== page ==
Influenza vaccine effectiveness in preventing influenza A(H3N2)-related hospitalizations in adults targeted for vaccination by type of vaccine: a hospital-based test-negative study, 2011-2012 A(H3N2) predominant influenza season, Valencia, Spain.

Puig-Barberà J, García-de-Lomas J, Díez-Domingo J, Arnedo-Pena A, Ruiz-García M, Limón-Ramírez R, Pérez-Vilar S, Micó-Esparza JL, Tortajada-Girbés M, Carratalá-Munuera C, Larrea-González R, Beltrán-Garrido JM, Otero-Reigada Mdel C, Mollar-Maseres J, Correcher-Medina P, Schwarz-Chavarri G, Gil-Guillén V, Valencia Hospital Network for the Study of Influenza and Respiratory Virus Disea - PLoS ONE (2014)

Sensitivity analysis of adjusted influenza vaccine effectiveness.Adjusted influenza vaccine effectiveness (IVE) assessed for all ages, <65 and> = 65, and by: a) vaccination ascertainment method: Vaccine Information System (VIS), as reported by the patient (recall) and both combined; b) days to swab: seven or less, four or less. Reference category for all analyses includes all patients irrespective of time elapsed to swab and vaccination according to VIS or recall. OR: adjusted odds ratio. OR adjusted as reported in footnotes in Table 6.
© Copyright Policy
Related In: Results  -  Collection

License
Show All Figures
getmorefigures.php?uid=PMC4230985&req=5

pone-0112294-g003: Sensitivity analysis of adjusted influenza vaccine effectiveness.Adjusted influenza vaccine effectiveness (IVE) assessed for all ages, <65 and> = 65, and by: a) vaccination ascertainment method: Vaccine Information System (VIS), as reported by the patient (recall) and both combined; b) days to swab: seven or less, four or less. Reference category for all analyses includes all patients irrespective of time elapsed to swab and vaccination according to VIS or recall. OR: adjusted odds ratio. OR adjusted as reported in footnotes in Table 6.
Mentions: The overall adjusted IVE against hospitalization with PCR-confirmed influenza was 31% (95%CI, 11% to 47%) (Table 6). The IVE estimate in subjects aged under 65 was 72% (38% to 88%) and 21% (−5% to 40%) for those aged 65 or older. Those estimates did not vary when we conducted sensitivity analyses taking into account how vaccination was defined (registry and recall, registry only, or recall only) or elapsed time from symptoms onset to swabbing (irrespective of elapsed time, seven days or less, or four days or less) (Figure 3). Overall the results were homogenous irrespective of how vaccination exposure was defined or the cut-off for days elapsed since symptoms onset to swabbing. There was strong evidence of heterogeneity (I-squared test, 74%) by age. The heterogeneity inside the groups shown in Figure 3 was 0%.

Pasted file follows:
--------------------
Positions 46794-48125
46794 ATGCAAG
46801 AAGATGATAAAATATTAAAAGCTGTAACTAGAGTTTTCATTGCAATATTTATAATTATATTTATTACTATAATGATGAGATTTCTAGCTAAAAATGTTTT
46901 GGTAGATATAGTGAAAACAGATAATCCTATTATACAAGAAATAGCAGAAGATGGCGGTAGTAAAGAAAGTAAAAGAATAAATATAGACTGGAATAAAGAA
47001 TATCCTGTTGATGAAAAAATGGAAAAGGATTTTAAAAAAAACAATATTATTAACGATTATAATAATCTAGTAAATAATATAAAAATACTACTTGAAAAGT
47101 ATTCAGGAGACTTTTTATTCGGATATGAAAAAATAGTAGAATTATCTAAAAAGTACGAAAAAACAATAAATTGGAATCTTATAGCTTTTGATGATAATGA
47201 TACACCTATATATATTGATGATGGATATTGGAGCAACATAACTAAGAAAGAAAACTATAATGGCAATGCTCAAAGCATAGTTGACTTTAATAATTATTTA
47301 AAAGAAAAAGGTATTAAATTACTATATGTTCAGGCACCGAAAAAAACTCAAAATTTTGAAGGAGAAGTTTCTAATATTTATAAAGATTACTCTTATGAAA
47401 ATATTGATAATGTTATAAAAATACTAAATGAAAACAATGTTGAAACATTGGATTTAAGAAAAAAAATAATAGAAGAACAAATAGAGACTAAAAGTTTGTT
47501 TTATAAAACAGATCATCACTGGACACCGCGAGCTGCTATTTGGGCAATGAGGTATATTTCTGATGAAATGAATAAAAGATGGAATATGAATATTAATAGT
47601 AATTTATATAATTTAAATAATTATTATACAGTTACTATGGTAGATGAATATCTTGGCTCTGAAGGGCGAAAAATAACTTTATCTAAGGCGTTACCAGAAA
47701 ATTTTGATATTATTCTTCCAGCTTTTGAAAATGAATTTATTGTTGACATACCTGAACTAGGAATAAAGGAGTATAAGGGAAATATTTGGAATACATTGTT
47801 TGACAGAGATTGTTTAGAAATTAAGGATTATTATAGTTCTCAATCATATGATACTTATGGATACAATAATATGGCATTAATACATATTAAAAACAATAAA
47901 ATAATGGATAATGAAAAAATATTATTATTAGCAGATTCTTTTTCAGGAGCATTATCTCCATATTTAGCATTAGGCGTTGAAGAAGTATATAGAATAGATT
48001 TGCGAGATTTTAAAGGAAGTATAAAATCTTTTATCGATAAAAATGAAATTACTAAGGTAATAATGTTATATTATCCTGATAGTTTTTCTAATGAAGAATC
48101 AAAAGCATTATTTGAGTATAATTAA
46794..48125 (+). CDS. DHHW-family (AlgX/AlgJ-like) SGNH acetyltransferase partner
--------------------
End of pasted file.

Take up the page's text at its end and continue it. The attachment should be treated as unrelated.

Bottom Line: Most evidence of the effectiveness of influenza vaccines comes from studies conducted in primary care, but less is known about their effectiveness in preventing serious complications.The split-influenza vaccine was effective in preventing influenza-associated hospitalizations in adults aged under 65.The intradermal vaccine was moderately effective in those aged 65 and over.

View Article: PubMed Central - PubMed

Affiliation: Fundación para el Fomento de la Investigación Sanitaria y Biomédica de la Comunitat Valenciana (FISABIO), Valencia, Spain; Centro de Salud Pública de Castellón, Castellón, Spain.

ABSTRACT

Background: Most evidence of the effectiveness of influenza vaccines comes from studies conducted in primary care, but less is known about their effectiveness in preventing serious complications. Here, we examined the influenza vaccine effectiveness (IVE) against hospitalization with PCR-confirmed influenza in the predominant A(H3N2) 2011-2012 influenza season.

Methods: A hospital-based, test-negative study was conducted in nine hospitals in Valencia, Spain. All emergency admissions with a predefined subset of symptoms were eligible. We enrolled consenting adults age 18 and over, targeted for influenza vaccination because of comorbidity, with symptoms of influenza-like-illness within seven days of admission. We estimated IVE as (1-adjusted vaccination odds ratio)*100 after accounting for major confounders, calendar time and recruitment hospital.

Results: The subjects included 544 positive for influenza A(H3N2) and 1,370 negative for influenza admissions. Age was an IVE modifying factor. Regardless of vaccine administration, IVE was 72% (38 to 88%) in subjects aged under 65 and 21% (-5% to 40%) in subjects aged 65 and over. By type of vaccine, the IVE of classical intramuscular split-influenza vaccine, used in subjects 18 to 64, was 68% (12% to 88%). The IVE for intradermal and virosomal influenza vaccines, used in subjects aged 65 and over, was 39% (11% to 58%) and 16% (-39% to 49%), respectively.

Conclusions: The split-influenza vaccine was effective in preventing influenza-associated hospitalizations in adults aged under 65. The intradermal vaccine was moderately effective in those aged 65 and over.

Show MeSH
Related in: MedlinePlus